Y. Goren, H. Mommsen, and J. Klinger, Non-Destructive Provenance Study of Cuneiform Tablets Using Portable X-Ray Fluorescence (pXRF), Journal of Archaeological Science 38 (2011), 684–696.

N. Morello, A GIŠ on a Tree: Interactions between Images and Inscriptions on Neo-Assyrian Monuments, in M. Hilgert (ed.), Understanding Material Text Cultures: A Multidisciplinary View (Materiale Textkulturen 9), de Gruyter, Berlin/Boston, 31–68.

O. Pedersén, Excavated and Unexcavated Libraries in Babylon, in E. Cancik-Kirschbaum, M. van Ess, and J. Marzahn (eds.), Babylon. Wissenskultur in Orient und Okzident (Topoi 1), de Gruyter, Berlin 2011, 47–67.

E. Robson, The Tablet House: A Scribal School in Old Babylonian Nippur, Revue d’assyriologie et d’archéologie orientale 95 (2001), 39–66.

J. Taylor, Tablets as Artefacts, Scribes as Artisans, in K. Radner and E. Robson (eds.), Oxford Handbook of Cuneiform Culture, Oxford University Press, Oxford 2011, 5–31.

C. Tsouparopoulou, Hidden Messages under the Temple: Foundation Deposits and the Restricted Presence of Writing in 3rd Millennium BCE Mesopotamia, in T. Frese, W.E. Keil, and K. Krüger (eds.), Verborgen, unsichtbar, unlesbar - zur Problematik restringierter Schriftpräsenz (Materiale Textkulturen 2), de Gruyter, Berlin/Boston 2014, 23–38.

C. Woods, The Earliest Mesopotamian Writing, in C. Woods (ed.), Visible Language: Inventions of Writing in the Ancient Middle East and Beyond (Oriental Institute Museum Publications 32), The Oriental Institute of the University of Chicago, Chicago 2010, 33–50.

R.L. Zettler, Archaeology and the Problem of Textual Evidence for the Third Dynasty of Ur, Bulletin of the Canadian Society for Mesopotamian Studies 38 (2003): 49–62.

P. Zimansky, Archaeology and Texts in the Ancient Near East, in S. Pollock and R. Bernbeck (eds.), Archaeologies of the Middle East: Critical perspectives, Blackwell, Oxford 2005, 308–326.

Extra readings for students not attending classes

R. Matthews, Writing (and Reading) as Material Practice: The World of Cuneiform Culture as an Arena for Investigation, in K.E. Piquette and R.D. Whitehouse (eds.), Writing as Material Practice: Substance, Surface and Medium, Ubiquity Press, London 2013, 65–74.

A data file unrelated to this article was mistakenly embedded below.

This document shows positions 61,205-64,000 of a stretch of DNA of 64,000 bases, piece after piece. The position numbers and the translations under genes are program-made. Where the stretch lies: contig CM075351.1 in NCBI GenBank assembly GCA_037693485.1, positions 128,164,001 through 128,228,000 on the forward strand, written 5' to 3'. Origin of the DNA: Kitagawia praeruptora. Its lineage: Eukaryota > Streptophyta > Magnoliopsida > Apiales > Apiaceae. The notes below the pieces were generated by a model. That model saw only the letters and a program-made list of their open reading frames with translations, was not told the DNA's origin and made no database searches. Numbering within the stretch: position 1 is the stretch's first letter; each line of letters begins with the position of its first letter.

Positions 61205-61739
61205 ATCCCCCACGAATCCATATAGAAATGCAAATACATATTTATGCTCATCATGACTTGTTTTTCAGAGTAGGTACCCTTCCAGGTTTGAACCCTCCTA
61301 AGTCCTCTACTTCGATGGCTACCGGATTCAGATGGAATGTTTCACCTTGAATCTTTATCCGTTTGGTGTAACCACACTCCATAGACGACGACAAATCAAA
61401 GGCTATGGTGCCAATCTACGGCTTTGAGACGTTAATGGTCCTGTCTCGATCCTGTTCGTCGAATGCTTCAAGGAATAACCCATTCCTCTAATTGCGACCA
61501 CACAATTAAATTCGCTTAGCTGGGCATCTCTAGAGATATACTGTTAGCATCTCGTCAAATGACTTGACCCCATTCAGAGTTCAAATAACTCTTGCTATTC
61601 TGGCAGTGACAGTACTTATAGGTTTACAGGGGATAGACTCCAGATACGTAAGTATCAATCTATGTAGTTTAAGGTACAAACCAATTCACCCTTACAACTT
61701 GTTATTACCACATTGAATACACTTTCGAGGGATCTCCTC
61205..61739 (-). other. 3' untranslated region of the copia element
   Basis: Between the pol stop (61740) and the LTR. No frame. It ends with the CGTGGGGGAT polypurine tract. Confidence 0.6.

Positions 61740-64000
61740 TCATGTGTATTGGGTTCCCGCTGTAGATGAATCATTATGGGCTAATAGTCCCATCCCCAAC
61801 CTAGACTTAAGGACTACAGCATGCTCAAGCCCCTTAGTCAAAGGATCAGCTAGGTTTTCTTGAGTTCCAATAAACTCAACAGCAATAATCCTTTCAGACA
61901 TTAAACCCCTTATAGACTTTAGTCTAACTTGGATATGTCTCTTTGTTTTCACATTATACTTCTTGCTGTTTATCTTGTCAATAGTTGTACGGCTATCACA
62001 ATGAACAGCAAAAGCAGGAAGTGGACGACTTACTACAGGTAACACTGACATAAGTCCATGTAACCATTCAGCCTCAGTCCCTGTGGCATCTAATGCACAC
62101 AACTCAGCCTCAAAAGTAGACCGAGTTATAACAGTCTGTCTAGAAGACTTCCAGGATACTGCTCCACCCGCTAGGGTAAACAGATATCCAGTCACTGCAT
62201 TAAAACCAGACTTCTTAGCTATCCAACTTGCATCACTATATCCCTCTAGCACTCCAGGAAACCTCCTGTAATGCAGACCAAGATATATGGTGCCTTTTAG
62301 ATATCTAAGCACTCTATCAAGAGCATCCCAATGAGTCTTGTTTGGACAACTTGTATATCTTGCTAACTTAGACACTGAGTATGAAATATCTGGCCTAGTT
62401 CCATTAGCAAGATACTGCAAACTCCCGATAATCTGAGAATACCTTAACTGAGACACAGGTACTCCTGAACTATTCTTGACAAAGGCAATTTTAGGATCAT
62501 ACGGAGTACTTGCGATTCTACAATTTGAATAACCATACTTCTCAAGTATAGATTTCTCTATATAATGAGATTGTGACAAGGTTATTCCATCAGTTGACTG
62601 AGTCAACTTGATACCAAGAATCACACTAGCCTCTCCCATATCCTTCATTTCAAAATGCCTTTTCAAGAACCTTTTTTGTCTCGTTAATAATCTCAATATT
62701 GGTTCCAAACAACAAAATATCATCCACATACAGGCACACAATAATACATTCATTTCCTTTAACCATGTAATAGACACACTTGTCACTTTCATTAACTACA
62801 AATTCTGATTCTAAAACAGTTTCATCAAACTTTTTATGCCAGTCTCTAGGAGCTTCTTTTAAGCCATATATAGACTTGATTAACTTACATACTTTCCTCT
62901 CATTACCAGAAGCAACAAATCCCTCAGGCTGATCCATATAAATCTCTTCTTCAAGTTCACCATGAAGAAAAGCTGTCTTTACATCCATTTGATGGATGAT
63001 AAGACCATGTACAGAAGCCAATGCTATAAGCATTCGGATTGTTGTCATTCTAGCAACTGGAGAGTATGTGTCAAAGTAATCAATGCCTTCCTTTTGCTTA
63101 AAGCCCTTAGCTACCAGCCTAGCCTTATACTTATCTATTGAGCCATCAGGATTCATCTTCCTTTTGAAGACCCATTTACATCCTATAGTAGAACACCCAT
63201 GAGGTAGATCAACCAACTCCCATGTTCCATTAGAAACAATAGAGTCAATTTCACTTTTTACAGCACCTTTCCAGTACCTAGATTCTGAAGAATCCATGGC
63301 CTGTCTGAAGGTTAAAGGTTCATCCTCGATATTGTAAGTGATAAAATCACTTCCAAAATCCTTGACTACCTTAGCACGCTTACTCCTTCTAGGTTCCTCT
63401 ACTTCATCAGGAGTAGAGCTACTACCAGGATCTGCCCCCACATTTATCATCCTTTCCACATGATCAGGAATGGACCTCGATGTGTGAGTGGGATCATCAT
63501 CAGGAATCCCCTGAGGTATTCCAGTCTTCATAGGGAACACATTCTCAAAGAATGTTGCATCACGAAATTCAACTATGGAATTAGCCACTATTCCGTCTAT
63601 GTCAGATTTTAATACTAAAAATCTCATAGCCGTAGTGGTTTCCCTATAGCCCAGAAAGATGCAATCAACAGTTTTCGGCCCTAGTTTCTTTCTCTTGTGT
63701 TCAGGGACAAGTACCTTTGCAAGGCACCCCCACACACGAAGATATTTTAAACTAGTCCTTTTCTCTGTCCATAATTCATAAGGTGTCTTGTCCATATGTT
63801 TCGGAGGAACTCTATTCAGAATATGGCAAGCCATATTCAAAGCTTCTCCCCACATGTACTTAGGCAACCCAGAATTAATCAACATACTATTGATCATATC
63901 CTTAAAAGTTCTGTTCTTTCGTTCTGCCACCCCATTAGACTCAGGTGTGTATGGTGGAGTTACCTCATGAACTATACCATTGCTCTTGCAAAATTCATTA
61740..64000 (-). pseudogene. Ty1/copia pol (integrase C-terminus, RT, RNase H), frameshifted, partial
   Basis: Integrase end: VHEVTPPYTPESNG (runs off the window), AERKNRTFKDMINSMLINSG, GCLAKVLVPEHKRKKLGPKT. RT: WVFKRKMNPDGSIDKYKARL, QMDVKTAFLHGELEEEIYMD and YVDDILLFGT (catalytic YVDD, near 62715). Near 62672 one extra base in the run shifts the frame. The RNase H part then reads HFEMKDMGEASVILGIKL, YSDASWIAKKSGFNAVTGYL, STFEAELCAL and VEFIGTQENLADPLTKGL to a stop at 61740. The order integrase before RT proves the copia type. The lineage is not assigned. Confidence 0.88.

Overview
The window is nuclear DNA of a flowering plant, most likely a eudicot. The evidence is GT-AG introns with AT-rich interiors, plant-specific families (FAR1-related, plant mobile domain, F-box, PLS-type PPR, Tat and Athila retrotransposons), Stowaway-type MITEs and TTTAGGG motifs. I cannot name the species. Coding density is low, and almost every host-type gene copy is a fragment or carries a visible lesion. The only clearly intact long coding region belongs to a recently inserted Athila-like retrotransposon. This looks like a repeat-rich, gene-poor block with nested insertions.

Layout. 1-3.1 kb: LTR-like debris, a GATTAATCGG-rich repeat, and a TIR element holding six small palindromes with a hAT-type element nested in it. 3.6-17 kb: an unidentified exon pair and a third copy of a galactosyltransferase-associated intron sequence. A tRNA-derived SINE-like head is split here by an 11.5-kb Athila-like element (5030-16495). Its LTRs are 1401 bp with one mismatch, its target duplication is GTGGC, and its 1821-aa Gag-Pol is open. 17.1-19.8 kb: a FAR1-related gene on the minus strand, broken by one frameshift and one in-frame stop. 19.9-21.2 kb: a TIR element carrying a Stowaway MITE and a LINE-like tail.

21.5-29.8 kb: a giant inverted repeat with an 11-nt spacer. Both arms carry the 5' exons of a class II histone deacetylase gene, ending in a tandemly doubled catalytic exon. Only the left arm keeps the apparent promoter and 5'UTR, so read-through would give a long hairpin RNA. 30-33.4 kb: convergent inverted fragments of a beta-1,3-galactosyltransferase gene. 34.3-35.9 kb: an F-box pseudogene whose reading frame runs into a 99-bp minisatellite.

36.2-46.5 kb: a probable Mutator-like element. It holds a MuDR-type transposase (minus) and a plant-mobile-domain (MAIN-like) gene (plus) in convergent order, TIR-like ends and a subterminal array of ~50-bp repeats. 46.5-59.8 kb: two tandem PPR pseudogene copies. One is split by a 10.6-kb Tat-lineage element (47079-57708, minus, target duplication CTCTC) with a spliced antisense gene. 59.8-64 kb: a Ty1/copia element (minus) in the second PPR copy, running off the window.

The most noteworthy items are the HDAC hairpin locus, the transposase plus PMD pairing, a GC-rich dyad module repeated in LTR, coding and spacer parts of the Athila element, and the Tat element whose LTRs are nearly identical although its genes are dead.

M. Rutz, Libraries in Syria and the Levant in the Late Bronze Age, c. 1450–1100 BCE, in K. Ryholt and G. Barjamovic (eds.), Libraries before Alexandria: Ancient Near Eastern Traditions, Oxford University Press, Oxford 2019, 210–243.

W. Waal, Writing in Anatolia: The Origins of the Anatolian Hieroglyphs and the Introductions of the Cuneiform Script, Altorientalische Forschungen 39 (2012), 287–315.

R.L. Zettler, Written Documents as Excavated Artifacts and the Holistic Interpretation of the Mesopotamian Archaeological Record, in J.S. Cooper and G. M. Schwartz (eds.), The Study of the Ancient Near East in the Twenty-First Century: The William Foxwell Albright Centennial Conference, Eisenbrauns, Winona Lake, 81–101.

Teaching methods

Lectures and collective discussion of selected articles and book chapters provided by the teacher.

In order to provide students with a broader perspective on specific topics, three guest lectures are planned, with the involvement of experts in digital epigraphy and “pristine” writing systems.

Assessment methods

Oral examination aiming at verifying the student’s knowledge of the topics covered during the course and of the assigned readings. The overall evaluation will take into account attendance to classes and active participation in class discussions. Students not attending classes will be assigned extra readings (see Readings/Biliography).

Excellent knowledge of the topics, clarity in the exposition, correct use of the terminology, and ability to formulate and develop critical and rigorous arguments are necessary to attain an excellent mark.

Students showing good knowledge of the main themes treated during the course, ability to discuss specific issues, while failing to use an appropriate terminology, will receive a good mark.

Students who do not show an adequate knowledge of the topics discussed during the course will not pass the exam.

Teaching tools

PowerPoint presentations and other teaching materials will be provided by the teacher.

Office hours

See the website of Palmiro Notizia